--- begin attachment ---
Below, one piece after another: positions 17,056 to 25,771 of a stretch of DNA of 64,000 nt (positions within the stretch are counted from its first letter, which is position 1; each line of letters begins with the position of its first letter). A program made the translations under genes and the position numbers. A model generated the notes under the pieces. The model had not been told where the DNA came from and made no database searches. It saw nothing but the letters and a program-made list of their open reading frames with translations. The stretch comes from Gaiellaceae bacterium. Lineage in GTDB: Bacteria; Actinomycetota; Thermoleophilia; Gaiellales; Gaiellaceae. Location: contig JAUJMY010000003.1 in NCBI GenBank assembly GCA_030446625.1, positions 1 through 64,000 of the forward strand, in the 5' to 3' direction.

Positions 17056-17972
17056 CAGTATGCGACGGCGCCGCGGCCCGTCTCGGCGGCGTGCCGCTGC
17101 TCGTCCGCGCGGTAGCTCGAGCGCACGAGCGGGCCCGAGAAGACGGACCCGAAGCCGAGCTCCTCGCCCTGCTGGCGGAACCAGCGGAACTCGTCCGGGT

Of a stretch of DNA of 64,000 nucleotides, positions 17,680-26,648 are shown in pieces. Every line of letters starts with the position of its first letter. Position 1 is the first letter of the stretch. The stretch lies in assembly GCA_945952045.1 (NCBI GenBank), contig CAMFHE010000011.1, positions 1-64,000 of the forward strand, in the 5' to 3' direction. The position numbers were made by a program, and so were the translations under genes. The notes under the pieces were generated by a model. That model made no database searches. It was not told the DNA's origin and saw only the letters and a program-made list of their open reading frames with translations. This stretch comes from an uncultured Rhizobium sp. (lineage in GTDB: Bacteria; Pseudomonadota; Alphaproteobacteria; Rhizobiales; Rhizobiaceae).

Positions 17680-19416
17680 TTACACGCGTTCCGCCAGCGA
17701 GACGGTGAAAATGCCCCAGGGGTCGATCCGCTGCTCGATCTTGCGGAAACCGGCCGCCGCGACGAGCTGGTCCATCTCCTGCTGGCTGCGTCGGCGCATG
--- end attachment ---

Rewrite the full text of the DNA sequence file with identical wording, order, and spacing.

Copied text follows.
Below, one piece after another: positions 17,056 to 25,771 of a stretch of DNA of 64,000 nt (positions within the stretch are counted from its first letter, which is position 1; each line of letters begins with the position of its first letter). A program made the translations under genes and the position numbers. A model generated the notes under the pieces. The model had not been told where the DNA came from and made no database searches. It saw nothing but the letters and a program-made list of their open reading frames with translations. The stretch comes from Gaiellaceae bacterium. Lineage in GTDB: Bacteria; Actinomycetota; Thermoleophilia; Gaiellales; Gaiellaceae. Location: contig JAUJMY010000003.1 in NCBI GenBank assembly GCA_030446625.1, positions 1 through 64,000 of the forward strand, in the 5' to 3' direction.

Positions 17056-17972
17056 CAGTATGCGACGGCGCCGCGGCCCGTCTCGGCGGCGTGCCGCTGC
17101 TCGTCCGCGCGGTAGCTCGAGCGCACGAGCGGGCCCGAGAAGACGGACCCGAAGCCGAGCTCCTCGCCCTGCTGGCGGAACCAGCGGAACTCGTCCGGGT

Of a stretch of DNA of 64,000 nucleotides, positions 17,680-26,648 are shown in pieces. Every line of letters starts with the position of its first letter. Position 1 is the first letter of the stretch. The stretch lies in assembly GCA_945952045.1 (NCBI GenBank), contig CAMFHE010000011.1, positions 1-64,000 of the forward strand, in the 5' to 3' direction. The position numbers were made by a program, and so were the translations under genes. The notes under the pieces were generated by a model. That model made no database searches. It was not told the DNA's origin and saw only the letters and a program-made list of their open reading frames with translations. This stretch comes from an uncultured Rhizobium sp. (lineage in GTDB: Bacteria; Pseudomonadota; Alphaproteobacteria; Rhizobiales; Rhizobiaceae).

Positions 17680-19416
17680 TTACACGCGTTCCGCCAGCGA
17701 GACGGTGAAAATGCCCCAGGGGTCGATCCGCTGCTCGATCTTGCGGAAACCGGCCGCCGCGACGAGCTGGTCCATCTCCTGCTGGCTGCGTCGGCGCATG